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TOP TEN SCHOLARSHIP TIPS Ever wonder what the folks who award the scholarships want to see? A few years ago FinAid and FastWeb, two websites used for searching for private scholarships, polled scholarship providers across the country to see what they considered a winning application. I have saved that poll because I think that the tips suggested then are as true today as they were then.

The following would make Dave Letterman’s Top Ten List:

Tip 1: Apply only if you are eligible. Read all the scholarship requirements and directions carefully, and make sure that you are eligible before you send in your application. Your application will not be considered if you aren't qualified to apply. Don’t waste your time and theirs.

Tip 2: Identify the sponsor's goals. Try to understand the sponsor's motivation in offering the award. Do they want to promote interest in their field? Do they want to identify promising future researchers and business leaders? If you can identify their goals, you can direct your application toward satisfying those goals, increasing your chances of winning the award.

Tip 3: Complete the application in full and follow directions. Many students fail to follow directions. You can give yourself a competitive advantage by reading the directions carefully. Provide everything that is required. But don't supply things that aren't requested. You won't impress and you might be disqualified. Be sure to complete the entire application. If a question doesn't apply, note that on the application. Don't just leave it blank.

Tip 4: Neatness counts. Make several photocopies of all the forms you receive. Use the copies as working drafts as you develop your application packet. It's always best to type the application. If you must print, do so neatly and legibly. Proofread the entire application carefully. Nothing is less impressive than an application with misspelled words or grammar errors. Ask a friend, teacher or parent to proofread it as well.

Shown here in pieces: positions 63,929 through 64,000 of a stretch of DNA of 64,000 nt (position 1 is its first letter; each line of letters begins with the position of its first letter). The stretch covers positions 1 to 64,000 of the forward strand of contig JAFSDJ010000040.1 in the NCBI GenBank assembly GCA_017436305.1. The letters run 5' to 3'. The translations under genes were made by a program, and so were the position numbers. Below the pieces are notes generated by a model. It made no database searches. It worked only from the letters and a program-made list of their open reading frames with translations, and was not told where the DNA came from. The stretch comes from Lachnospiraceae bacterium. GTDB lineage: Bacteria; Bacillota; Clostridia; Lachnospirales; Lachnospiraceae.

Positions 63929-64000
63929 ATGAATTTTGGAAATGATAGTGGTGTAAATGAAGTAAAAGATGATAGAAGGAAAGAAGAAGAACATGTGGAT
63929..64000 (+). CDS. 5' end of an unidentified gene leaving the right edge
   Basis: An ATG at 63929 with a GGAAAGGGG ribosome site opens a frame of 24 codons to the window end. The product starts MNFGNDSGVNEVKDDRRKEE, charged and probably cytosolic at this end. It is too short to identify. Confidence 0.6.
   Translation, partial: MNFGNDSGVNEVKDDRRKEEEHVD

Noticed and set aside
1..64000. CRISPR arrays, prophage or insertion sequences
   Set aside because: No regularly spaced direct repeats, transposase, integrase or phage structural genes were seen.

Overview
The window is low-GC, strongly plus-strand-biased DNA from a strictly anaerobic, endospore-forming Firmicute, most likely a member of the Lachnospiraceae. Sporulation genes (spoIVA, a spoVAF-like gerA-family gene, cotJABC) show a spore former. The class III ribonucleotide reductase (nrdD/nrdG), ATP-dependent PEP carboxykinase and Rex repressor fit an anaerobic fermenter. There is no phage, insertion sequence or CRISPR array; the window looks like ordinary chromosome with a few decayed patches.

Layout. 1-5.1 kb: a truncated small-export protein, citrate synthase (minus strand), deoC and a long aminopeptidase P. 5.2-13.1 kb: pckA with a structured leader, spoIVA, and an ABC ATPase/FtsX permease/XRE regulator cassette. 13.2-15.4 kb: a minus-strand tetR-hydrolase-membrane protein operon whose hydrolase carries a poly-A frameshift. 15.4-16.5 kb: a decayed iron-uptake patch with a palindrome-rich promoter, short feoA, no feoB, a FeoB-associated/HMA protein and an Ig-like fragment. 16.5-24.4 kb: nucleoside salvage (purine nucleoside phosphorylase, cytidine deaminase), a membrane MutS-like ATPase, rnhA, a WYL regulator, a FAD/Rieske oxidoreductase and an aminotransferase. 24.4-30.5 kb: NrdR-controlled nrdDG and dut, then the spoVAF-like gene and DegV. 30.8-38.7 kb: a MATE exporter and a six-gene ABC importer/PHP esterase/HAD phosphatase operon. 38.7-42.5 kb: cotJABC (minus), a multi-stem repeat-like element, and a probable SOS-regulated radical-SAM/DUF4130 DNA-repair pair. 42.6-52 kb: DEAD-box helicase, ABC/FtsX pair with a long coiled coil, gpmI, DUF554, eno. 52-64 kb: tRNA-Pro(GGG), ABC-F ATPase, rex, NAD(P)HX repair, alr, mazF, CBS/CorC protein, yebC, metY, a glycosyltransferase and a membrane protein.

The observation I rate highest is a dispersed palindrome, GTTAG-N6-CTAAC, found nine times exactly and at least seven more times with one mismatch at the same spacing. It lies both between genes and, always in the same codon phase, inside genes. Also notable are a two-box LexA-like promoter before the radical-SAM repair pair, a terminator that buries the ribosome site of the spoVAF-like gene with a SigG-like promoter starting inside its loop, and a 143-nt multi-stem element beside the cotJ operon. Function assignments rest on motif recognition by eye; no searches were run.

Tip 5: Give concrete examples. If your answer to an essay question is abstract, support it with a concrete example that illustrates your point. The scholarship sponsor wants to see evidence that you satisfy their criteria, not just unsupported statements.

Tip 6: Write an accomplishments résumé. Compile a list of all your accomplishments. This will help you identify your strengths and prepare a better application. Give a copy of the résumé to the people who are writing letters of recommendation for you. They will be able to work some of the tidbits into their letters, making it seem like they know you better.

Tip 7: Ask for help if you need it. If you have problems with the application, do not hesitate to call the sponsor. They will usually be glad to give you help. But don't expect them to do the work for you. Completing the application is your job.

Tip 8: Watch all deadlines. Impose a deadline for yourself that is at least two weeks before the stated deadline. Use this 'buffer time' to proofread your application before you send it off. YOU are responsible for making sure all parts of the application arrive on time. This includes supporting materials, such as letters of recommendation and transcripts. So make sure everyone who is contributing to your application has ample lead-time. If worse comes to worst, call the scholarship provider in advance and ask if it's possible to receive an extension. Don't just send the materials in late; many committees will refuse late applications. But don't rely on extensions - very few scholarship providers allow them at all.

Tip 9: Take steps to make sure your application gets where it needs to go. Before sending the application, make a copy of the entire packet and keep it on file. If your application goes astray, you can always reproduce it quickly. Make sure your name (and social security number, if applicable) appears on all pages of the application. Pieces of your application may get lost unless they are clearly identified.
Tip 10: Remember - your scholarship application represents YOU! Your ability to submit a neat, timely, complete application reflects on you. It's the face you present to the sponsoring organization. Take pride in yourself by submitting the best application you can

Judith Christie
College Planning Consultants